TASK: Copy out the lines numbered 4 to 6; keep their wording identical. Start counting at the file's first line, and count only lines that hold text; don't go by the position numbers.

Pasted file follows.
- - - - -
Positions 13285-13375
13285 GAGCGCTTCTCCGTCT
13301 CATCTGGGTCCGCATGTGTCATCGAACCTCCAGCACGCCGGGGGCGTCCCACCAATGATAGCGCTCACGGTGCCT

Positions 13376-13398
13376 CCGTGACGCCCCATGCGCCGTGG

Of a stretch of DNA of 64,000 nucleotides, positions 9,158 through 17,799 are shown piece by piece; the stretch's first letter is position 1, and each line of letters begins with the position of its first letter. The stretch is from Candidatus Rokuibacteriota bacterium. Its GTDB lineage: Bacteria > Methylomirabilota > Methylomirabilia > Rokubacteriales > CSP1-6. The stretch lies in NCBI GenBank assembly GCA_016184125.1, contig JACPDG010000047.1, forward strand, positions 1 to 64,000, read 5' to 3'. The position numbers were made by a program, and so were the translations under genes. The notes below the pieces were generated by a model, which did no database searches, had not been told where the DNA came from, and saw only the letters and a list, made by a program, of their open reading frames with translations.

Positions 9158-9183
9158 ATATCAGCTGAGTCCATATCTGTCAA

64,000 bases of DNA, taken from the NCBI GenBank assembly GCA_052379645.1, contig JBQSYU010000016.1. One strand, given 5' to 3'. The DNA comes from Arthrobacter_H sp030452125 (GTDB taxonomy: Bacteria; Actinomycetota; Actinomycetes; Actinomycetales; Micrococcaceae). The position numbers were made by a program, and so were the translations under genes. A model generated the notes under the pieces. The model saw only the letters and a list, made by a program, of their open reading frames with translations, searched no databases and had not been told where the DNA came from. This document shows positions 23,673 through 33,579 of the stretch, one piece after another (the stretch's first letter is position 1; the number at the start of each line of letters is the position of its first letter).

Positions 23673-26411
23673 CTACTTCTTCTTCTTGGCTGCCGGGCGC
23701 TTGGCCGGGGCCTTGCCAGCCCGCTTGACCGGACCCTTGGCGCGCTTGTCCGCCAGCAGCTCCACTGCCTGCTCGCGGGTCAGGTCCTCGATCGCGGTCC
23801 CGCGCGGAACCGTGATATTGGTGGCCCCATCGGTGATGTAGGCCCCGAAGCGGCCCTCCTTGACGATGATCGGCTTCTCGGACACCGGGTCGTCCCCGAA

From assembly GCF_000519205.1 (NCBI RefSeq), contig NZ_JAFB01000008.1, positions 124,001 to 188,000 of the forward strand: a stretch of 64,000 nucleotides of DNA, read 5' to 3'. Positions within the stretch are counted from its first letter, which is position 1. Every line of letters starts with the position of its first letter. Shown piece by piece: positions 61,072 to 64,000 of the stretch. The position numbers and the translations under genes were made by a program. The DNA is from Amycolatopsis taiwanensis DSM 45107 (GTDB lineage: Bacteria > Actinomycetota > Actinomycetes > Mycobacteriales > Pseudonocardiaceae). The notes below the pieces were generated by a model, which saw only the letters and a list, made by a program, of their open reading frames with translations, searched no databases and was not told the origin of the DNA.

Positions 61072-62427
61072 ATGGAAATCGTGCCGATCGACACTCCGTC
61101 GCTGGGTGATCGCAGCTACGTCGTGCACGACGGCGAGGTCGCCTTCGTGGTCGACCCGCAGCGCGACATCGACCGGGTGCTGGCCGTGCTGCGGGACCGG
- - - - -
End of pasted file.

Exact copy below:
Positions 13376-13398
13376 CCGTGACGCCCCATGCGCCGTGG

Of a stretch of DNA of 64,000 nucleotides, positions 9,158 through 17,799 are shown piece by piece; the stretch's first letter is position 1, and each line of letters begins with the position of its first letter. The stretch is from Candidatus Rokuibacteriota bacterium. Its GTDB lineage: Bacteria > Methylomirabilota > Methylomirabilia > Rokubacteriales > CSP1-6. The stretch lies in NCBI GenBank assembly GCA_016184125.1, contig JACPDG010000047.1, forward strand, positions 1 to 64,000, read 5' to 3'. The position numbers were made by a program, and so were the translations under genes. The notes below the pieces were generated by a model, which did no database searches, had not been told where the DNA came from, and saw only the letters and a list, made by a program, of their open reading frames with translations.